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The purpose of this study is to examine the impact of an innovative approach to weight loss ("Aspiring to Lifelong Health in VA", aka "ASPIRE-VA"). ASPIRE-VA has 3 key features: 1) lifestyle coaches who encourage behavior change through a "small steps" approach; 2) a simplified "Stoplight" diet; and 3) user-friendly "enhanced" pedometers to help participants monitor their physical activity.
Background and Rationale:
Over 70% of veterans are overweight or obese, imposing a tremendous burden on the VHA healthcare system due to increased need for treatment of obesity-related chronic disease and disability. The MOVE! 5-level Weight Management Program for Veterans has been promoted in VHA to address this problem. Data suggest that engagement in ongoing treatment is low, clinically significant weight loss is not being achieved by many patients, and weight regain is likely. Although the MOVE! program description includes phone-based self-management support, most facilities have focused resources on developing facility-based group programs.
To fill the gap in phone-based self-management support and to increase the number of patients who achieve a clinically significant amount of weight loss, we will examine the impact of an innovative approach to weight loss ("Aspiring to Lifelong Health in VA", aka "ASPIRE-VA"). ASPIRE-VA has 3 key features: 1) lifestyle coaches who encourage behavior change through a "small steps" approach; 2) a simplified "Stoplight" diet; and 3) user-friendly "enhanced" pedometers to help participants monitor their physical activity. ASPIRE-VA is not an alternative program to MOVE!; rather, it is a more structured approach within the existing MOVE! framework that is potentially more convenient and satisfying for patients, particularly those unable to participate in facility-based programs.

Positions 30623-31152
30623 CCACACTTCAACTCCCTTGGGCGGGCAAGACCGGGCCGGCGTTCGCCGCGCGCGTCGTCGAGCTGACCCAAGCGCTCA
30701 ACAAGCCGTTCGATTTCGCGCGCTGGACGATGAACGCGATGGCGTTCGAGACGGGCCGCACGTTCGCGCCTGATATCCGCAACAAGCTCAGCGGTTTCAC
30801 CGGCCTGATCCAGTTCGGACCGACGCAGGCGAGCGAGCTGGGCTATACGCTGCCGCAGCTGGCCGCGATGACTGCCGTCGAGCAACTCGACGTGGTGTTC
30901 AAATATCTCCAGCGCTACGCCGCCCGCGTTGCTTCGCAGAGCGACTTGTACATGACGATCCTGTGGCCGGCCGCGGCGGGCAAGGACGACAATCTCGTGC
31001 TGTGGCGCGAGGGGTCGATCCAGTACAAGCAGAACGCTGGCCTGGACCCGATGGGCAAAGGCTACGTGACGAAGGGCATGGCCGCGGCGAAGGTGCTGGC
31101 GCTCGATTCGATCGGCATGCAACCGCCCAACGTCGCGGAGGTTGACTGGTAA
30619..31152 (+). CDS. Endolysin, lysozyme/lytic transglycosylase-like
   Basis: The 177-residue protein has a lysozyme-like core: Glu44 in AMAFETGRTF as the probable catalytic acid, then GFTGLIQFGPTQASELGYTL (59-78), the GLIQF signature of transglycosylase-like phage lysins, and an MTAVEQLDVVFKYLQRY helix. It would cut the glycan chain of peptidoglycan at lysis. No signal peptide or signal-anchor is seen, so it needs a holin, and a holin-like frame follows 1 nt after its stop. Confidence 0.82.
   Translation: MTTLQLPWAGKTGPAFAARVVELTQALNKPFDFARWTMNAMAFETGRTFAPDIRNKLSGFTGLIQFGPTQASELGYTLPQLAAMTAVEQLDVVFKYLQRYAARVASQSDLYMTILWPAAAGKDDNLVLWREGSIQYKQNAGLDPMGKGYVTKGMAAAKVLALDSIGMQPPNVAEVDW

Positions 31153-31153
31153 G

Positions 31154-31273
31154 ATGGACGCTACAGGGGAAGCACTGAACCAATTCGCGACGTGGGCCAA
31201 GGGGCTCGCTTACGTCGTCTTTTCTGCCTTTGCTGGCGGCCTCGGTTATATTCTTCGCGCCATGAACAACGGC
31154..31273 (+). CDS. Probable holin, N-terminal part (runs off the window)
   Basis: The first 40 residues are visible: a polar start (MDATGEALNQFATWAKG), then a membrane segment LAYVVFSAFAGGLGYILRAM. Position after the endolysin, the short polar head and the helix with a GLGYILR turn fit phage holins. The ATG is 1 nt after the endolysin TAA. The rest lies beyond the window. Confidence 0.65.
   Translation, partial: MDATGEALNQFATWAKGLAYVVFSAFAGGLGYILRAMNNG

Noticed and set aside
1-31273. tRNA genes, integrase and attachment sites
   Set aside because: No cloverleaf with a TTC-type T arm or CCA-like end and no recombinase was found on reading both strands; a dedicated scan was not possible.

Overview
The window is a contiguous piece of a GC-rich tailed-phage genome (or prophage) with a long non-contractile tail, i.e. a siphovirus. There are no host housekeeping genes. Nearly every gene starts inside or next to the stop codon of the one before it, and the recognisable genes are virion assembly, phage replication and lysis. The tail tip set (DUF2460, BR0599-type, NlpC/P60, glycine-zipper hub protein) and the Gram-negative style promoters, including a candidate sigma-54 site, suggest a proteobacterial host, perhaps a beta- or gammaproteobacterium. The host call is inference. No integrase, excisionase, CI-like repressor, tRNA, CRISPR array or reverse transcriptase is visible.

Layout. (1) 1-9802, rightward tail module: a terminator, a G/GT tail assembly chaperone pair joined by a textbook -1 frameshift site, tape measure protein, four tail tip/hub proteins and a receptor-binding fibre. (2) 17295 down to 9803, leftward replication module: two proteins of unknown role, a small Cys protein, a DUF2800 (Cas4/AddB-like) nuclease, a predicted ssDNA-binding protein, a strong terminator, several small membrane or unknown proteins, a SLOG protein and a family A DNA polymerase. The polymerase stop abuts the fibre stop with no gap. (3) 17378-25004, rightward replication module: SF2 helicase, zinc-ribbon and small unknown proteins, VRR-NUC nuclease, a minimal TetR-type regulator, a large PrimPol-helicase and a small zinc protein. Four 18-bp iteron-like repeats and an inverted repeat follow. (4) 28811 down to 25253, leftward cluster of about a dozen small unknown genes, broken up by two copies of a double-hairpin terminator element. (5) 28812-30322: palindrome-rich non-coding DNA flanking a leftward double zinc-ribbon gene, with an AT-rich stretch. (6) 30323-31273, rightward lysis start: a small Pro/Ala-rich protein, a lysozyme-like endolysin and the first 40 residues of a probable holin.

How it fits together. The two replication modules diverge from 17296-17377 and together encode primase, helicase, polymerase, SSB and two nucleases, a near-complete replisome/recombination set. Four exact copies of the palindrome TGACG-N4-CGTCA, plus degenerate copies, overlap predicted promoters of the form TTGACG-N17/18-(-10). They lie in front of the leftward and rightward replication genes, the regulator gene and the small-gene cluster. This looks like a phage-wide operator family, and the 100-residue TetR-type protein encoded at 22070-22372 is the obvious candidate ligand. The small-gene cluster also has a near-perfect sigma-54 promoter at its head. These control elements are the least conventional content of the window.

468 VA patients eligible for the MOVE! program at two VAMCs will be invited to participate in this 12-month randomized control trial. Willing participants will be randomized to one of 3 study arms: 1) ASPIRE-VA delivered only by phone; 2) ASPIRE-VA delivered through center-based group visits; or 3) the "usual care" MOVE! program in place at each VAMC. Our primary outcome is change in weight between baseline and 12 months. Secondary outcomes are changes in functional exercise capacity, nutrition, glucose levels, serum lipid levels, blood pressure, and health-related quality of life. We will also conduct exploratory analyses of cost and differences in response and experience by different races and genders, and formative evaluation.
Recruitment began in January of 2010.
Allocation: Randomized, Endpoint Classification: Efficacy Study, Intervention Model: Parallel Assignment, Masking: Open Label, Primary Purpose: Prevention
Small change approach to improving physical activity and diet, MOVE! Usual Care
VA Ann Arbor Healthcare System
Department of Veterans Affairs
Published on BioPortfolio: 2014-08-27T03:19:43-0400
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